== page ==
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Conservator, Partnerships, Wetlands, Wildlife

Courting nature at Frank Lake, Alberta

Videographer Brian Keating gets a front-row seat to elaborate avian choreography

December 13, 2019
Videographer Brian Keating.
Videographer Brian Keating. © DUC

Naturalist Brian Keating remembers Frank Lake as the place he witnessed his first American avocet mating dance and quickie. Keating is a nature videographer, speaker and tireless champion of ecosystems and their power to heal a troubled world.

He’s travelled that world in search of rare birds, mammals and insect life, many of which he’s captured on video for shows that have aired online and on the Discovery and National Geographic television channels. But he calls Calgary home. And, since Frank Lake is less than an hour from his home, each spring he and his wife, Dee, head to the wetland to check out the myriad of birds that drop by on their migrations. This past spring, they arrived just in time to see about 400 American avocets landing, feeding and mating all around them.

“The majority of the entire prairie population must have been moving through on that particular day,” recalls Keating.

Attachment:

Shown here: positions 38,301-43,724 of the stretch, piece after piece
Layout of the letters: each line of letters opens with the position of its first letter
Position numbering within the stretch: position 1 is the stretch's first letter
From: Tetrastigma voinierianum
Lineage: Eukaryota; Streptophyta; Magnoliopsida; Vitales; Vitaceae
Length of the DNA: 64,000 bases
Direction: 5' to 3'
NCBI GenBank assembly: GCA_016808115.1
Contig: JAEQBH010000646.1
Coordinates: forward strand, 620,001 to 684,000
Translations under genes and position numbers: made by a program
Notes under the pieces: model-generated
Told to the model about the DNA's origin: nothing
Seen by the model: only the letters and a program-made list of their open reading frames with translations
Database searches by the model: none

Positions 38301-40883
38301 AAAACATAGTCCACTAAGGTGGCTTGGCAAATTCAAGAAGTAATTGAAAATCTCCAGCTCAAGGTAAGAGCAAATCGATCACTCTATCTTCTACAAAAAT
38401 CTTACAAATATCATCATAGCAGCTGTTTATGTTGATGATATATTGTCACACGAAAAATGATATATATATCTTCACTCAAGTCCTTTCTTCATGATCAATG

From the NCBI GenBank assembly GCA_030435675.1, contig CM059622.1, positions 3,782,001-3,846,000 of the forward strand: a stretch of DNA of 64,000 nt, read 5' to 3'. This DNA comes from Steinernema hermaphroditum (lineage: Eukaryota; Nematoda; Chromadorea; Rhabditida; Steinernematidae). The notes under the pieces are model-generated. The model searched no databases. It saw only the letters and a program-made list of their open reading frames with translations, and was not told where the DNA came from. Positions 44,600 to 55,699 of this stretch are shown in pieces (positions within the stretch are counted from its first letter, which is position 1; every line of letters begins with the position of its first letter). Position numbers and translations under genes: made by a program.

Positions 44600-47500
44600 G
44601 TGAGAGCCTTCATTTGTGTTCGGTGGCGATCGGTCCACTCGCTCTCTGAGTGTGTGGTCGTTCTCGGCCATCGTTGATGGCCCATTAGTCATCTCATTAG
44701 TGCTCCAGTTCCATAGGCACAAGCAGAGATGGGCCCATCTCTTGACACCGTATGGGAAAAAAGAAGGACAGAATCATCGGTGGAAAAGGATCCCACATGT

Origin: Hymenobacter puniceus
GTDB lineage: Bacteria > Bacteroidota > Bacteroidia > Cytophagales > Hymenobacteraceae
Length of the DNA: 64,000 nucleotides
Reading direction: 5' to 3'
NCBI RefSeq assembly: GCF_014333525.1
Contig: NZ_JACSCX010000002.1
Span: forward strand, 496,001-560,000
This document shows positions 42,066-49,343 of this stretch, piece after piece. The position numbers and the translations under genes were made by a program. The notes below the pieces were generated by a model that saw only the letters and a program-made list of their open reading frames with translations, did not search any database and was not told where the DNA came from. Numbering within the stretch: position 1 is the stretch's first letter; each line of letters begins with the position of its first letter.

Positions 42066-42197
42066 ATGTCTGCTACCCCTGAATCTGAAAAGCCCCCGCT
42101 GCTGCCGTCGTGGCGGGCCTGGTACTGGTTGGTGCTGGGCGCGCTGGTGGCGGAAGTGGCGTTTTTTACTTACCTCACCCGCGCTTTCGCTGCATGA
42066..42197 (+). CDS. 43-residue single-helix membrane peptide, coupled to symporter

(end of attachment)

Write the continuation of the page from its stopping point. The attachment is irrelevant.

Some of them were engaged in courtship dances, as elegant as any in a Jane Austen ballroom.

“I’d never seen it before,” he says, “I didn’t know they engaged in such an elaborate dance.”

And the avian choreography? The female stood stock still while the male preened and dipped his bill in the water from side to side. Then the male sidled to the back and mounted the female in a brief cloacal kiss. The deed none, the pair walked together through the water, their bills crossed, as though holding hands. “It was magic,” says Keating. “We were blown away.”

American avocets in courtship.
American avocets in courtship. © DUC

Birds drawn to Alberta’s wetlands

The naturalist credits DUC for saving the duck-rich wetland. “The lake used to dry up every year and had irregular water levels. DUC stabilized the lake in the late 1980s, and as a result it’s become one of the most productive waterfowl areas around Calgary.”

These days, when Keating isn’t training his spotting scope on frisky avocets, he’s canoeing the Nahanni, visiting Zimbabwe’s remarkably recovered Gonarezhou National Park or exploring elsewhere in his beloved Africa.

Look for Brian Keating’s Great Big Nature video series, a partnership with DUC and many other supporters to connect people with nature and motivate them to embrace conservation. Learn more at ducks.ca/greatbignature.